Religious freedom in India has improved: U.S. report

WASHINGTON, SEPT. 15. The status of religious freedom in India improved in a number of ways; "yet problems remain in some areas," says the State Department's Annual Report on International Religious Freedom.

Making the point that during most of the period covered by the report it was the Bharatiya Janata Party which was in power, the State Department has said that this party is a "Hindu nationalist party with links to Hindu extremist groups that have been implicated in violent acts against Christians and Muslims."

The United States has been critical of the BJP on this issue before and the sixth annual report appears to be no different.

"The BJP-led Government did not act effectively to counter societal attacks against religious minorities and attempts by state and local governments to limit religious freedom. This failure resulted in part from the legal constraints inherent in the country's federal structure and in part from shortcomings in the law enforcement and justice systems," the State Department has maintained.

"Tensions between Muslims and Hindus and to certain extent between Christians and Hindus were a problem. Attacks on religious minorities occurred in several States. Some extremists saw ineffective investigation and prosecution of attacks on religious minorities as signals that such violence could be committed with impunity," the report reads in the executive summary.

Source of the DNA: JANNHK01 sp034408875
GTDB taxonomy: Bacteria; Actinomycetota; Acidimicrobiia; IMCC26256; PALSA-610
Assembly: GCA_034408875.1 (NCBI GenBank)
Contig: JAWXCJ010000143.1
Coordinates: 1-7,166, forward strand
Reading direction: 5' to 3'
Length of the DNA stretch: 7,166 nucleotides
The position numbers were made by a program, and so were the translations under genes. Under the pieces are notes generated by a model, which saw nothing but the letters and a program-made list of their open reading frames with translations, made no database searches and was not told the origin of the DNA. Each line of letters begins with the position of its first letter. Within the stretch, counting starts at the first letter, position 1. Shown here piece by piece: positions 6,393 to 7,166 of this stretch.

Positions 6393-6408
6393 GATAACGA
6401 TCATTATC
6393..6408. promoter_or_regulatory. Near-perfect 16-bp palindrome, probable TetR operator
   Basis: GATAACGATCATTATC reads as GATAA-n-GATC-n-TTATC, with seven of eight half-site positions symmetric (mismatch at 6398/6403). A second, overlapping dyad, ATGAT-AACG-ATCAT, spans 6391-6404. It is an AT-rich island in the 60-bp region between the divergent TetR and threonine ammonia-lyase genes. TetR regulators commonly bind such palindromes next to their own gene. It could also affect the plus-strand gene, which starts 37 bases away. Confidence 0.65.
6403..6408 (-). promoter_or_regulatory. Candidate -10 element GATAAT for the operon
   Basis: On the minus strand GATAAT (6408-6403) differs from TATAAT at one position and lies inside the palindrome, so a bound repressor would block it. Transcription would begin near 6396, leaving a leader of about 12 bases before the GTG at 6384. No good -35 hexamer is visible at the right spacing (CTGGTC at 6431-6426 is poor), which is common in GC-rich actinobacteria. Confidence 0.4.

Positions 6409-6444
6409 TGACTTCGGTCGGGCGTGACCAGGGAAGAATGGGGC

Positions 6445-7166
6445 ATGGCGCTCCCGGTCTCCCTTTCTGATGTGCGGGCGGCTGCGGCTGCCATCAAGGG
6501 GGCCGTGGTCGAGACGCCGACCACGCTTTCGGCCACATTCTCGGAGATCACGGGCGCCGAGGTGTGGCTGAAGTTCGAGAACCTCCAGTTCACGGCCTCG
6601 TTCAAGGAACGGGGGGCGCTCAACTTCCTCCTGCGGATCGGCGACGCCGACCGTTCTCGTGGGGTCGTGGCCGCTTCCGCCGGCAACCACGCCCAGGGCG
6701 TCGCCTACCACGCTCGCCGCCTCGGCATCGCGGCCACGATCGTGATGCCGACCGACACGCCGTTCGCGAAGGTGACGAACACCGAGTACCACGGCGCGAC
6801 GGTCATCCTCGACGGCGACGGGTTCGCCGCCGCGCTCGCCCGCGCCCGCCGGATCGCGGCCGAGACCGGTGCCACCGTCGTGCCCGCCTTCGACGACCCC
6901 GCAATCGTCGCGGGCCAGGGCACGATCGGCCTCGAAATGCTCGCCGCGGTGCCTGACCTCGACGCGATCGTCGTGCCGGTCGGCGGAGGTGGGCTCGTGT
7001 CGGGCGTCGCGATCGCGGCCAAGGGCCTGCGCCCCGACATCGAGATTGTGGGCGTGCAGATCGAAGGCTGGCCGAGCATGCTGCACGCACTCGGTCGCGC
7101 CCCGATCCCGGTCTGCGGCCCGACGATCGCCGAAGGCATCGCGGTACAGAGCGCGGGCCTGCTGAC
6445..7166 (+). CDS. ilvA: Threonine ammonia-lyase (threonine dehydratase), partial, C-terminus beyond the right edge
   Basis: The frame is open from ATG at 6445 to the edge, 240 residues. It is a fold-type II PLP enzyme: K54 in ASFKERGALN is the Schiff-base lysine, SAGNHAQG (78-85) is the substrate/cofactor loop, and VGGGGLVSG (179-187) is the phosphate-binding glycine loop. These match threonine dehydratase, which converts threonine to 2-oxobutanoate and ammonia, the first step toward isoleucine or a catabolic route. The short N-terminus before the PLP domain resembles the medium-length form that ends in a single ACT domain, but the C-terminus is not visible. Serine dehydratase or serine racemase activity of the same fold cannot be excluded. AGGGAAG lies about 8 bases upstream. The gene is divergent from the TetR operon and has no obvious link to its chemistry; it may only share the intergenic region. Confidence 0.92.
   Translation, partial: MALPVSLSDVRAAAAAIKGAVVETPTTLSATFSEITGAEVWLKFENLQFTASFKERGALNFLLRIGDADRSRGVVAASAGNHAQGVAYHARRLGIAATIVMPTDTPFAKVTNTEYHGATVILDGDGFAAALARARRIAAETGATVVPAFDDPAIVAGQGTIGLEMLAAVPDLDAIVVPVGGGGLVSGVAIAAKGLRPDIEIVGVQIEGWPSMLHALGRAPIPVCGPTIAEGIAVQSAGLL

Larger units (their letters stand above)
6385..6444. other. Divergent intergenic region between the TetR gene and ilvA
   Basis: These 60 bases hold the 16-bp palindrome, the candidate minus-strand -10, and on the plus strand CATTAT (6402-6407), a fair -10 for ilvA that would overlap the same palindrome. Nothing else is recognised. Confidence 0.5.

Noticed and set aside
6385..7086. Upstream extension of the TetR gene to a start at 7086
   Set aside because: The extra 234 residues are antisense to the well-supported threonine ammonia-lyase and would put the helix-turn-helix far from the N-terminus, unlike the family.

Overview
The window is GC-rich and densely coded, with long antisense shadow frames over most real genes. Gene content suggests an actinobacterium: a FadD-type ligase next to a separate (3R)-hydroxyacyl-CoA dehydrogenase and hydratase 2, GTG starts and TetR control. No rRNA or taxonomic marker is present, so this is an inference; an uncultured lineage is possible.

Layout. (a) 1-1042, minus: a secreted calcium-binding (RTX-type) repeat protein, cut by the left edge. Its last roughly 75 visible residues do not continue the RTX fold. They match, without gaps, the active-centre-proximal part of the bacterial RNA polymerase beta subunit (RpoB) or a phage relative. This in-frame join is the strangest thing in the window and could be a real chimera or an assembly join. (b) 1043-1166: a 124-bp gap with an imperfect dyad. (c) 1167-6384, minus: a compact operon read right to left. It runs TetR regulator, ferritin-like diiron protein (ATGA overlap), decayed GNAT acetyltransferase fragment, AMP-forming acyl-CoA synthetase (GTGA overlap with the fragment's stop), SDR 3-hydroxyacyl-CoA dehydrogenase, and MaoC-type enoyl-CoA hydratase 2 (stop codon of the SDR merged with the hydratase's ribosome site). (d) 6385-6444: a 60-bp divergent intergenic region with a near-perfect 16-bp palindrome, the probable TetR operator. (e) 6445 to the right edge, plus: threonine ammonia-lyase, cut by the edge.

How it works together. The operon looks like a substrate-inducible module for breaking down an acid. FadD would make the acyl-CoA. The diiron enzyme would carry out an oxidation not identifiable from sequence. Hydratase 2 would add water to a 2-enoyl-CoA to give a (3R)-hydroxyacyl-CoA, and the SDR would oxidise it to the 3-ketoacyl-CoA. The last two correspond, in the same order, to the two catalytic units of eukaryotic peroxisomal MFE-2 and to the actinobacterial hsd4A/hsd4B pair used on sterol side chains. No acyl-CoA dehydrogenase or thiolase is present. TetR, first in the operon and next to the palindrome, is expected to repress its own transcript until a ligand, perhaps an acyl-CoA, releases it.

`Inclusive rhetoric'

In the section on "Significant Improvements in the Promotion of Religious Freedom," the State Department takes note of the fact that by the end of its governing tenure the coalition led by the BJP "had adopted a more inclusive rhetoric regarding minorities and took some steps to decrease violence."

And in the context of the changed political dispensation in New Delhi the annual report notes the new coalition government that has come to power pledged "to respect the country's traditions of secular government and religious tolerance and to pay particular attention to the rights of religious minorities" going on to say that both the Prime Minister and the President of India have spoken out strongly against the 2002 riots in Gujarat.

Repeal of law

"The GOI (Government of India) has already taken some positive steps. Shortly after the elections, the State of Tamil Nadu announced the repeal of its anti-conversion law. There also has been some progress on conflict resolution in Gujarat," the State Department says while taking note of the ruling of the Supreme Court in the Best Bakery case and the moving of the trial from Gujarat to Mumbai as a way of "ensuring fairness of the process."

As far as the role of the United States, the State Department has said that officials have continued to discuss with state officials the "implementation and reversal of anti-conversion laws"; and that American officials have also urged that the perpetrators of the Gujarat violence of 2002 be brought to justice. The report lists the various activities of the American Embassy in New Delhi and the various Consulates including the one in Chennai.

"The Consulate in Chennai organised a roundtable to promote better understanding among Hindu, Muslim, Christian and Buddhist communities. The Chennai Consulate also continued to reach out to the Muslim community through Iftar dinners and the International Visitor/Madrassa programmes," the report reads.

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